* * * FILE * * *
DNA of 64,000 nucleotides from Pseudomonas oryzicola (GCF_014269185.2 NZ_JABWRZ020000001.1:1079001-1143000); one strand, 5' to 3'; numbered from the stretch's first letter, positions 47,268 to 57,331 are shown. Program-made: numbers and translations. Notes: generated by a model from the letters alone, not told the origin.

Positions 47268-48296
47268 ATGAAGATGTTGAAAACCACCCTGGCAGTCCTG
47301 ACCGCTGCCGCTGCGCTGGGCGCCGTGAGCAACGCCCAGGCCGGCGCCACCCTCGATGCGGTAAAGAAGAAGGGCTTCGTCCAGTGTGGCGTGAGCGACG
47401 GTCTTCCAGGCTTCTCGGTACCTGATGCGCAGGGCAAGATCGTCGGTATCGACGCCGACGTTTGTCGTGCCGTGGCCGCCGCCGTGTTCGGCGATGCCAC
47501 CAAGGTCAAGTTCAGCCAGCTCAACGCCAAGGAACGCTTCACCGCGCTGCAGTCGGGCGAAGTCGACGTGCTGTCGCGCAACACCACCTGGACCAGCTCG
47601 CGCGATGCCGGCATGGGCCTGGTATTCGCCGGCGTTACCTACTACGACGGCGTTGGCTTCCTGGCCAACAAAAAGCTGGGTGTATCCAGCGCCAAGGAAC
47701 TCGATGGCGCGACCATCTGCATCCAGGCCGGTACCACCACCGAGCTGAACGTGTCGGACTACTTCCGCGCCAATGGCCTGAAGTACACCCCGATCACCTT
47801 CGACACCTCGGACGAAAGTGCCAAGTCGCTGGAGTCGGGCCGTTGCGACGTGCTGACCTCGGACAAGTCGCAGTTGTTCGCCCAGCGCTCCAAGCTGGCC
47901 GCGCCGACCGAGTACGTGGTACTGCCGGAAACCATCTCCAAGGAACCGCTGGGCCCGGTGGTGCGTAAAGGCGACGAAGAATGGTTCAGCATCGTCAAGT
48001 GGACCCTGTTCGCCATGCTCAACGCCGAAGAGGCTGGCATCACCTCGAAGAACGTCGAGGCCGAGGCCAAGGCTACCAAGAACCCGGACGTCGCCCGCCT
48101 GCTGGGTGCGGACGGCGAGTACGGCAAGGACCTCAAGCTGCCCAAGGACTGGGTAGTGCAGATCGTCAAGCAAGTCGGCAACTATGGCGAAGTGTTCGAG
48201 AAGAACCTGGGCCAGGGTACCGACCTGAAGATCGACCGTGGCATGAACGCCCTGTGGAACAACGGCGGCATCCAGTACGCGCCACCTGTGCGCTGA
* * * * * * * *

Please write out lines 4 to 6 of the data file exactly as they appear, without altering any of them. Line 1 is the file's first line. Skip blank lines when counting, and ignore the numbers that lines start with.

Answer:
47301 ACCGCTGCCGCTGCGCTGGGCGCCGTGAGCAACGCCCAGGCCGGCGCCACCCTCGATGCGGTAAAGAAGAAGGGCTTCGTCCAGTGTGGCGTGAGCGACG
47401 GTCTTCCAGGCTTCTCGGTACCTGATGCGCAGGGCAAGATCGTCGGTATCGACGCCGACGTTTGTCGTGCCGTGGCCGCCGCCGTGTTCGGCGATGCCAC
47501 CAAGGTCAAGTTCAGCCAGCTCAACGCCAAGGAACGCTTCACCGCGCTGCAGTCGGGCGAAGTCGACGTGCTGTCGCGCAACACCACCTGGACCAGCTCG